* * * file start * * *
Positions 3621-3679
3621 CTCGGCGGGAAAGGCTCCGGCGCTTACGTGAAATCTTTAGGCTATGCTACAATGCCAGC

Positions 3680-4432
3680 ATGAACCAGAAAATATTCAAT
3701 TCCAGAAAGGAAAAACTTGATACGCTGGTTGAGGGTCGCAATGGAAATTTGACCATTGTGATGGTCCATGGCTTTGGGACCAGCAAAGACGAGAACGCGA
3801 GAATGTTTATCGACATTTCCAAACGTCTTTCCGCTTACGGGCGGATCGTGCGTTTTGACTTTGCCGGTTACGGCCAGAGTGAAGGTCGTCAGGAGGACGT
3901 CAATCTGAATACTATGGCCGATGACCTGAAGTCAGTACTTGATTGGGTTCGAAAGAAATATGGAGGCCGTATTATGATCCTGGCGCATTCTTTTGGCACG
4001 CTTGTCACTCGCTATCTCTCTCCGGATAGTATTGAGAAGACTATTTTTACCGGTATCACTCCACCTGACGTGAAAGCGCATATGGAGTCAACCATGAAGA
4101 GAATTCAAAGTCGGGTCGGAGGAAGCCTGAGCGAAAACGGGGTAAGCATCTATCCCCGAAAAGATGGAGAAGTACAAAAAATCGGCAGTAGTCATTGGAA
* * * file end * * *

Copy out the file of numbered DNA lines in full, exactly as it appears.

Positions 3621-3679
3621 CTCGGCGGGAAAGGCTCCGGCGCTTACGTGAAATCTTTAGGCTATGCTACAATGCCAGC

Positions 3680-4432
3680 ATGAACCAGAAAATATTCAAT
3701 TCCAGAAAGGAAAAACTTGATACGCTGGTTGAGGGTCGCAATGGAAATTTGACCATTGTGATGGTCCATGGCTTTGGGACCAGCAAAGACGAGAACGCGA
3801 GAATGTTTATCGACATTTCCAAACGTCTTTCCGCTTACGGGCGGATCGTGCGTTTTGACTTTGCCGGTTACGGCCAGAGTGAAGGTCGTCAGGAGGACGT
3901 CAATCTGAATACTATGGCCGATGACCTGAAGTCAGTACTTGATTGGGTTCGAAAGAAATATGGAGGCCGTATTATGATCCTGGCGCATTCTTTTGGCACG
4001 CTTGTCACTCGCTATCTCTCTCCGGATAGTATTGAGAAGACTATTTTTACCGGTATCACTCCACCTGACGTGAAAGCGCATATGGAGTCAACCATGAAGA
4101 GAATTCAAAGTCGGGTCGGAGGAAGCCTGAGCGAAAACGGGGTAAGCATCTATCCCCGAAAAGATGGAGAAGTACAAAAAATCGGCAGTAGTCATTGGAA